Learn about one of the most important series of location preparations for pre-production.
When filming, every single element has to be planned for and scrutinized. From the lights at a location to the exact set-up of each prop and furnishing, it is important that everything was designed with a specific purpose in mind. Before this can be done for a given location it is important the locations undergo an intensive technical scout so that each department can focus in on how to work with that area.
The technical scout is often referred to as a reconnaissance mission because the lead in each department is going to that location to see the space and any problems that they might have with it. This scouting party needs to consist of a large number of people, from the Unit Production Manager, to the Assistant Directors, to the Art Director. Often times the producer will not attend, but on smaller films it really is advisable. Once there the director will lay out the scene for all the crew members so they will know exactly what is going to occur and what they will have to do. This is a complicated process that requires each department to figure out how things must be done. For example, the sound department will have to figure out how to set up microphones to get the correct kind of pick-up while blocking out any outside competing sound. All things must then be accounted for, from the coordination of practicals like food and transportation, to how any alterations must be made for aesthetic and technical purposes. It is likely that one day will be spent to analyze and then confer with the entire department, and then the second day will be the preparation. This dual day process is quick but necessary when there are a number of locations that must be dealt with. If you only have a couple of locations more time can be spent. Either way this must be comprehensive as it ends up being one of the most important preparation periods of pre-production.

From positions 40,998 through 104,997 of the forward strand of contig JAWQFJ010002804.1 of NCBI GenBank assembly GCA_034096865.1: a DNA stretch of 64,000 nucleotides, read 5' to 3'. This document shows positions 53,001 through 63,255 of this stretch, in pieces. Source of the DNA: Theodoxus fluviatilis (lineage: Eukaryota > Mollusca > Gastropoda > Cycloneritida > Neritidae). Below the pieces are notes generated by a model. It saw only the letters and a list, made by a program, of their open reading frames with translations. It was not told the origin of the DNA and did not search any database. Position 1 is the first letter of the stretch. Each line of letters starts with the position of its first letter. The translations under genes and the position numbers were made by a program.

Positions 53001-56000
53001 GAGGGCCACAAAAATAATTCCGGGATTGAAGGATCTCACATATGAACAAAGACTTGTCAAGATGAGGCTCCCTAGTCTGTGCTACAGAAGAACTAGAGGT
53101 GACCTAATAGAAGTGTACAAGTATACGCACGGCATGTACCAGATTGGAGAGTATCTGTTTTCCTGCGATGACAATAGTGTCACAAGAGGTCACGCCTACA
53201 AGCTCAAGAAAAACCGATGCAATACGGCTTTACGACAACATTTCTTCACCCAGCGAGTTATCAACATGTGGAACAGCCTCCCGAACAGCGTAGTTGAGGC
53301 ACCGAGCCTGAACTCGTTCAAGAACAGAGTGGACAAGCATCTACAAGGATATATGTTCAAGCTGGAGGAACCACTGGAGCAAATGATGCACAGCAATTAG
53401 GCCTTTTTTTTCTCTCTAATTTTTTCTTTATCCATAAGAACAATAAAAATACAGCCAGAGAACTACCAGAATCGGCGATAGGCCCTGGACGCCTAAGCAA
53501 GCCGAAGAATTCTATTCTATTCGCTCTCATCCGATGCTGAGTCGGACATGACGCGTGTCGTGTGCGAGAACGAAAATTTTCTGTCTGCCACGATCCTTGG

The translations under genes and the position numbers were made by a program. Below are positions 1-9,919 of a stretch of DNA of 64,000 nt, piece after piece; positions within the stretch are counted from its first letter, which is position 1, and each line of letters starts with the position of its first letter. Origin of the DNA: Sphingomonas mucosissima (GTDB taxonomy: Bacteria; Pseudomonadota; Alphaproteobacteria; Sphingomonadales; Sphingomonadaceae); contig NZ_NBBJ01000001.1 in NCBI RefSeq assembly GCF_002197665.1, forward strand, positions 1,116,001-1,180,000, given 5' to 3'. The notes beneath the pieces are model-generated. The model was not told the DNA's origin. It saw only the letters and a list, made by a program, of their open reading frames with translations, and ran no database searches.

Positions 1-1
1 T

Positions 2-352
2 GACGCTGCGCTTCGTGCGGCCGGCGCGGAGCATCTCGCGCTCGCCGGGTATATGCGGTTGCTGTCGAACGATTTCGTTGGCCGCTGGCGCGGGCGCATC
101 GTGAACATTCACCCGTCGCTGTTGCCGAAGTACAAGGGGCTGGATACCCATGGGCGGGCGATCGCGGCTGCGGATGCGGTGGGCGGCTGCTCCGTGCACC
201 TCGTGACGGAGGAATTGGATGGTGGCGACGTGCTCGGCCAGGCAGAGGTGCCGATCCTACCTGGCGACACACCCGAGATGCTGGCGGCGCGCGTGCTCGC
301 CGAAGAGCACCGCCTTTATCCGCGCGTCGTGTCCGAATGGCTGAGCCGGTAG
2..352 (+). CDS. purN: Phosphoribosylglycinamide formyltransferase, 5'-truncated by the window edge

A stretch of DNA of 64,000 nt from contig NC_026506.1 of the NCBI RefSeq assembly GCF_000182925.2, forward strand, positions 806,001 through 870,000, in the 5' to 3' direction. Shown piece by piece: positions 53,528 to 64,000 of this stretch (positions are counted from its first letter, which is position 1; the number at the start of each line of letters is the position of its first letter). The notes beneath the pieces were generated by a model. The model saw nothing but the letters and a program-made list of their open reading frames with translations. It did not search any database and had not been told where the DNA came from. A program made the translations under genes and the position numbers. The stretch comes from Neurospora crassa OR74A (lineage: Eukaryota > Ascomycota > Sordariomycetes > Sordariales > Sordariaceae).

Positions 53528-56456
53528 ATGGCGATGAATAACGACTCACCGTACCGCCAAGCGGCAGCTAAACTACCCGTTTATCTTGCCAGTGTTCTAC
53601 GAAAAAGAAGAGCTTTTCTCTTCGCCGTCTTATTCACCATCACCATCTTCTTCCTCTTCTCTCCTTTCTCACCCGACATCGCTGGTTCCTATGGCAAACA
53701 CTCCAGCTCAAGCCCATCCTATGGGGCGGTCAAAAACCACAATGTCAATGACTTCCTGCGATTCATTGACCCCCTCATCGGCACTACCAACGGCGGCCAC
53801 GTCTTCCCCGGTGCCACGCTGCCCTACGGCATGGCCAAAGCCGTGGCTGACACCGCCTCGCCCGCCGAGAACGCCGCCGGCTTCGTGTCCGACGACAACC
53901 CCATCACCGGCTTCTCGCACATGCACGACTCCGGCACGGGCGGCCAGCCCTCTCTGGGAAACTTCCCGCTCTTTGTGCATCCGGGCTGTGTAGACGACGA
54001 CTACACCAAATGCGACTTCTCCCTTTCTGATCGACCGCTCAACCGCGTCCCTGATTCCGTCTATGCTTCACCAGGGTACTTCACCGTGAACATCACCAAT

This is an important creative process as the actual vision of the director is being applied both for the screen and the realistic expectations of a production. Without a streamlined process the production process could falter and fail to meet the set expectations. The Unit Production Manager and first Assistant Director often coordinate all of the departments during this process, though the director still has final say. This cannot be done too early, but should go at least a couple weeks before primary photography begins.